Archive for Edward Bernds

Mutant Testimony

Posted in FILM, Science, Television with tags , , , on May 26, 2015 by dcairns

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Sort of a follow-up to the sci-fi themed blogathon action.

We really enjoyed RETURN OF THE FLY (which has the same initials as Rolling On The Floor) some time back, particularly the moment when a telepod accident with a rodent produces a kind of Frankenstein hamster. There was seemingly something in the water at Twentieth Century Fox in the fifties, so that their science fiction output was more demented than most — check out THE ALLIGATOR PEOPLE sometime.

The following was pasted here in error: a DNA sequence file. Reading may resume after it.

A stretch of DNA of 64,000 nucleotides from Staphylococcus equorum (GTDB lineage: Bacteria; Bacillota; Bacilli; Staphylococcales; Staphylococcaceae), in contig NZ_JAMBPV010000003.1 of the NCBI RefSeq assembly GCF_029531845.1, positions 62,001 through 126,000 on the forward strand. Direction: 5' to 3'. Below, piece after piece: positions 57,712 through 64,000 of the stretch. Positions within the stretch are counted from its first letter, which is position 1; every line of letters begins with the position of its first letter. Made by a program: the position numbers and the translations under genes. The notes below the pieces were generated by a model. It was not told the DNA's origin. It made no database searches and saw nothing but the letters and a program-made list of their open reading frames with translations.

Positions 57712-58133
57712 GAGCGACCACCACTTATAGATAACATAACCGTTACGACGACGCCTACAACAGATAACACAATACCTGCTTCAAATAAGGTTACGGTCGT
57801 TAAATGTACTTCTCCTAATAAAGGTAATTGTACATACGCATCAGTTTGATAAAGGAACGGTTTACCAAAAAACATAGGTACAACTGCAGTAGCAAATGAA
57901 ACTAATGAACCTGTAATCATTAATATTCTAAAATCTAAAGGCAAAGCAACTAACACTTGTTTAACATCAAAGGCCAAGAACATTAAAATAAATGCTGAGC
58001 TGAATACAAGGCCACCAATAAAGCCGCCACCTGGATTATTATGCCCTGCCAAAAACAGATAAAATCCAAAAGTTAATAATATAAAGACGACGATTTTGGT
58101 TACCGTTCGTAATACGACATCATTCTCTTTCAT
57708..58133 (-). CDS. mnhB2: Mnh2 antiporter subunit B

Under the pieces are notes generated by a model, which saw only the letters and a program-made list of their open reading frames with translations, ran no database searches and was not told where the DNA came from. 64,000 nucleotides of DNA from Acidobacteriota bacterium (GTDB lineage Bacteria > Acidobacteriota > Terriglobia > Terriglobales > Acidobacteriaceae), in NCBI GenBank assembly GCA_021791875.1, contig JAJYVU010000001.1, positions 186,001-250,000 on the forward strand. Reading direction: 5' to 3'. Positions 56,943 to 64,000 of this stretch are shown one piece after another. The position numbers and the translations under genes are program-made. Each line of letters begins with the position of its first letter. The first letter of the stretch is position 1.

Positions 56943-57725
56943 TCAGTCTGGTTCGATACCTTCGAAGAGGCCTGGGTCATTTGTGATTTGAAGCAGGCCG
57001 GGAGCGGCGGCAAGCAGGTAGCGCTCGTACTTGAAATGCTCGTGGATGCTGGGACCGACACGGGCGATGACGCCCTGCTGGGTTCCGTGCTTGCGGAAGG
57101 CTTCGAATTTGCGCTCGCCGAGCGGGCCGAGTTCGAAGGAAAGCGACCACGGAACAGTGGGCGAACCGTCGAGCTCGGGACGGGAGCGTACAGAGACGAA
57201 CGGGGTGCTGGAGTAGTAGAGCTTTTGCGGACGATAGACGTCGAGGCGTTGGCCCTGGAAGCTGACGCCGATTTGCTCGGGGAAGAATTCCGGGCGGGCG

The first FLY sequel was directed by one Edward Bernds, whose career fluctuated from goofball space movies (QUEEN OF OUTER SPACE) to Three Stooges comedies, and we resolved to check out more of his marvels sometime. The chance came with WORLD WITHOUT END, a fairly poor film which is not without interest. Sadly, the most ridiculous thing in it is a giant killer bug which springs out at the heroes suspiciously as if drop-kicked into shot by a stagehand. Much of the rest is dull, but the film anticipates other, better movies, in a variety of ways.

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Our heroes are astronauts whose Martian mission is blown wildly off-course — they find themselves accelerating out of control, eventually coming to rest on a wild planet inhabited by scary goofy mutants. When this planet turns out to be Earth in the future after an atomic war, the parallel with PLANET OF THE APES is complete. All that’s missing are the apes.